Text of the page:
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Patty Pan Squash – All You Need to Know | Instacart Guide to Fresh Produce
What is Patty Pan squash?
Patty Pan squash, also known as scallop squash, is part of the summer squash family known as Cucurbita pepo. It’s closely related to the zucchini and the crook-neck squash.
Patty Pan squash looks just as silly as its name sounds, which is a good thing when it comes to trying to get kids to eat it. The vegetable resembles a star fruit or a mushroom. It’s usually baked, steamed, roasted, stuffed, grilled, or braised, and it can also be prepared whole, halved, sliced, or grated.
Patty Pan squash grows in different sizes and colors, ranging from white to yellow to green to orange.
Where did Patty Pan squash originate from?
Patty Pan squash is an annual vegetable native to Central America. However, the French name for the Patty Pan squash comes from a cake baked in a scallop-edged mold.
What are the benefits of eating Patty Pan squash?
Eating Patty Pan squash gives you a lot of nutrients. These vegetables are 90% water, have 18 calories per 100g, and contain no cholesterol or saturated fat. In addition, it’s got 1.2g of protein and also contains:
- Vitamin B6
- Vitamin B12
- Vitamin C
- Vitamin A
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How is Patty Pan squash grown?
To grow some Patty Pan squash of your own, wait until the soil is warm enough and then seed directly in the garden. You also have the option of starting the seeds indoors about 4 to 6 weeks before your transplant date. However, plants that are direct seeded will catch up pretty quickly.
Plant the seeds about 1in deep. Consider planting your squash in hills or clusters with 2 or 3 seeds per hill. Keep the hills spaced 2 to 3ft apart. Thin each hill to 1 or 2 plants after the seedlings are about 2 to 3in tall. A second planting in mid-summer can help your garden continue producing into the fall if that’s your goal.
Use rich, well-draining soil with a pH of 6.1 to 6.5. Also, keep the vines watered well, especially when they’re in bloom. Patty Pan squash will grow best in temperatures between 65 and 75°F. For best results, try side-dressing the plants with compost or fertilize them every 4 weeks while they’re producing fruiting and flowering.
You can harvest the Patty Pan squash plants in 45 to 70 days, and they can be picked when they’re about 2in in diameter. They’ll stay tender until they get to about 4in in diameter.
When is Patty Pan squash in season?
Patty Pan squash is in season during the summer months since it’s a summer squash. You should be able to find it at your local grocery store or farmer’s market. If you can’t find it at either, try your local Latin or Mexican market.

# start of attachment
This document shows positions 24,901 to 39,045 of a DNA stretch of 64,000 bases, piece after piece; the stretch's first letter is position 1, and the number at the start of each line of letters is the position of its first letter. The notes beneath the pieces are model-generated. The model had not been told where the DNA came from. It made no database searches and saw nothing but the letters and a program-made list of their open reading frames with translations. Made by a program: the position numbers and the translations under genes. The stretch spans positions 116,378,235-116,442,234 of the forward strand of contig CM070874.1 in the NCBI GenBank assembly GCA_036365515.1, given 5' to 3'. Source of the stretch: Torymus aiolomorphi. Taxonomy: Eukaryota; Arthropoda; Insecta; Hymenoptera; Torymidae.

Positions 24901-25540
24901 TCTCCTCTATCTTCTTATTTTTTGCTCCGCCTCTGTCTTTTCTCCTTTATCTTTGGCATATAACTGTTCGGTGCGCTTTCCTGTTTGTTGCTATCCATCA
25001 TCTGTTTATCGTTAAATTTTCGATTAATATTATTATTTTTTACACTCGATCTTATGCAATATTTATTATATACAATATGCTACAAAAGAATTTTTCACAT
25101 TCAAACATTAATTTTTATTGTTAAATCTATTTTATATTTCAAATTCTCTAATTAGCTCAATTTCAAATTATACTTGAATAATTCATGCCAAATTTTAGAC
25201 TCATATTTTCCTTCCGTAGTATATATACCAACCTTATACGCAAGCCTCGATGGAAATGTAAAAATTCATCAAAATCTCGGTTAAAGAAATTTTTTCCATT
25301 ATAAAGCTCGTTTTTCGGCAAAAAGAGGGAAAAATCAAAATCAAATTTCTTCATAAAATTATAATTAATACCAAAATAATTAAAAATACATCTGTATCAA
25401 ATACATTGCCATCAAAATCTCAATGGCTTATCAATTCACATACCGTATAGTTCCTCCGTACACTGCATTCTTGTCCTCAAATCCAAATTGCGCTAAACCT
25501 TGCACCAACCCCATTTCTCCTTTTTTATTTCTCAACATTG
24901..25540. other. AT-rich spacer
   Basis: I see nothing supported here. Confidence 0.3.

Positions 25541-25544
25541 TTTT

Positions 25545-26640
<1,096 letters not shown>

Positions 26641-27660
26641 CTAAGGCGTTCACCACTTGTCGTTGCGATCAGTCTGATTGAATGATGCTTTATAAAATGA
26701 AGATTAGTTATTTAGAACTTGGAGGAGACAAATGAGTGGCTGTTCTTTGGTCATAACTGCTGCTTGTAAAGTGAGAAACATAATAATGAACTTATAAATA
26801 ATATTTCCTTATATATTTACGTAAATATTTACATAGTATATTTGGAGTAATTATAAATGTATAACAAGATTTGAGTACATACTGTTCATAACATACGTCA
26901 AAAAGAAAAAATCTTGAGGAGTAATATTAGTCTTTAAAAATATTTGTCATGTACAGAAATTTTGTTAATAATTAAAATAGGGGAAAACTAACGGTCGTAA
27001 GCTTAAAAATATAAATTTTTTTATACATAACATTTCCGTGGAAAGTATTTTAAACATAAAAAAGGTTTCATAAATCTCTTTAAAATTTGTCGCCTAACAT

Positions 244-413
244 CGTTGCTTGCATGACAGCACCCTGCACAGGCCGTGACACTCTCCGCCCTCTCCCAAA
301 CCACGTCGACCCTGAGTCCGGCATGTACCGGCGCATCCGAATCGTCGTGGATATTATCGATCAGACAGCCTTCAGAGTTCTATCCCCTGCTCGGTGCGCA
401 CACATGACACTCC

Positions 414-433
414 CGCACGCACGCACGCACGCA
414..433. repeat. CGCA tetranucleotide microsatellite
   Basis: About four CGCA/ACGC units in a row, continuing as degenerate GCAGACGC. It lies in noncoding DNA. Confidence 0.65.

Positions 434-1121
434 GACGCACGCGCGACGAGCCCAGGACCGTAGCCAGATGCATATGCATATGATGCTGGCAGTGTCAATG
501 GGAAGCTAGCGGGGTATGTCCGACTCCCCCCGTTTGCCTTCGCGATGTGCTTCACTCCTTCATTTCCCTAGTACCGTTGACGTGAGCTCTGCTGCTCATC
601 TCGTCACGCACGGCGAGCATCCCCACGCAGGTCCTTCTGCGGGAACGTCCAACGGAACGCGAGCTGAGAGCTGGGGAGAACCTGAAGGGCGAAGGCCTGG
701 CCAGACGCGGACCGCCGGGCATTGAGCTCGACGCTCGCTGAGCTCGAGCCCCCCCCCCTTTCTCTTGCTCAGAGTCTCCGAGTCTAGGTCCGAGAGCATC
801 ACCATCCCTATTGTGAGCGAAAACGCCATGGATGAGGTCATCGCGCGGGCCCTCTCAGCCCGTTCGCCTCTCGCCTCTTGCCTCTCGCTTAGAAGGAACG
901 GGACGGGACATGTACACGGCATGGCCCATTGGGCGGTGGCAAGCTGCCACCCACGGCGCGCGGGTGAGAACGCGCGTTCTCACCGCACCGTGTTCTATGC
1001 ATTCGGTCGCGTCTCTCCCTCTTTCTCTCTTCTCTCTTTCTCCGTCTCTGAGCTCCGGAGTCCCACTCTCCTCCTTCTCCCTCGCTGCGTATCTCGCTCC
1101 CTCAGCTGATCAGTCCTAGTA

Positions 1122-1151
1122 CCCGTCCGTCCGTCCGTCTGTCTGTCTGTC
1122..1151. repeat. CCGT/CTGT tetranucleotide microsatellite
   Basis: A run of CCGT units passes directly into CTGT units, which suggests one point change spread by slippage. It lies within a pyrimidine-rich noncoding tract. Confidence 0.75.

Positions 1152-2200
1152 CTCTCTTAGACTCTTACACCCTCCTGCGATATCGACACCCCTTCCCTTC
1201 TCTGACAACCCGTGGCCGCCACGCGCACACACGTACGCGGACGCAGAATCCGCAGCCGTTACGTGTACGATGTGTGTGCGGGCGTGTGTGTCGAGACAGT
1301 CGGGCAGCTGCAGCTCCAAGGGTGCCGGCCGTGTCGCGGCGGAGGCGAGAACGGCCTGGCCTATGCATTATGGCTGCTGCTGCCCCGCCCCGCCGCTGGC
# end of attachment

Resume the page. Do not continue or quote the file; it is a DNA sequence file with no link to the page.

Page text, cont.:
What should I look for when buying Patty Pan squash?
When shopping for Patty Pan squash in the grocery store, look for firm and shiny ones and free of blemishes and cuts.
If you are looking to have your groceries delivered, you can easily shop for Patty Pan squash via Instacart. After adding a product to your cart, use the “Instructions” option to notify your Instacart shopper about any preferences or specific directions on how to choose the best products. Shop for Patty Pan squash.
How to store Patty Pan squash
Patty Pan can be stored in several ways to keep it fresher longer. Patty Pan squash doesn’t last as long as other summer squash because it contains less moisture.
To store Patty Pan squash the right way, keep it dry and unwashed. Put it in a plastic bag or paper bag with one end open and pop it in the crisper drawer in the fridge. Make sure it’s between 45 and 50°F.
If you’d prefer to freeze them to make them last even longer, boil the pattypan squash for 3 minutes before transferring it to ice water to let it cool. Dry out any excess water and keep the boiled pattypan squash in an airtight container. Then, put it in the freezer.
How to tell if Patty Pan squash is bad
You’ll know your Patty Pan squash has gone bad if you see mold on it or if the skin appears wrinkled. If the flesh feels mushy when you cut it, chances are your patty pan squash has gone bad. If you see thick, whitish liquid, throw it out.
Another way to tell if your Patty Pan squash has gone bad is if it smells bad. Give it a good whiff, and you should know right away if it’s good or bad.
What can I substitute for Patty Pan squash?
Don’t have Patty Pan squash? Don’t worry. You can substitute it with something else from the same family, such as zucchini or crookneck. You can even use chayote.
Selecting the best Patty Pan squash
Patty Pan squash may look like a funny vegetable, but it’s packed full of amazing nutrients that can help with bone and prostate health. Not to mention, it’s easy to grow, store, and substitute. So if you’re ready for this yummy goodness in your life, get fresh produce delivery with Instacart and choose same-day delivery!
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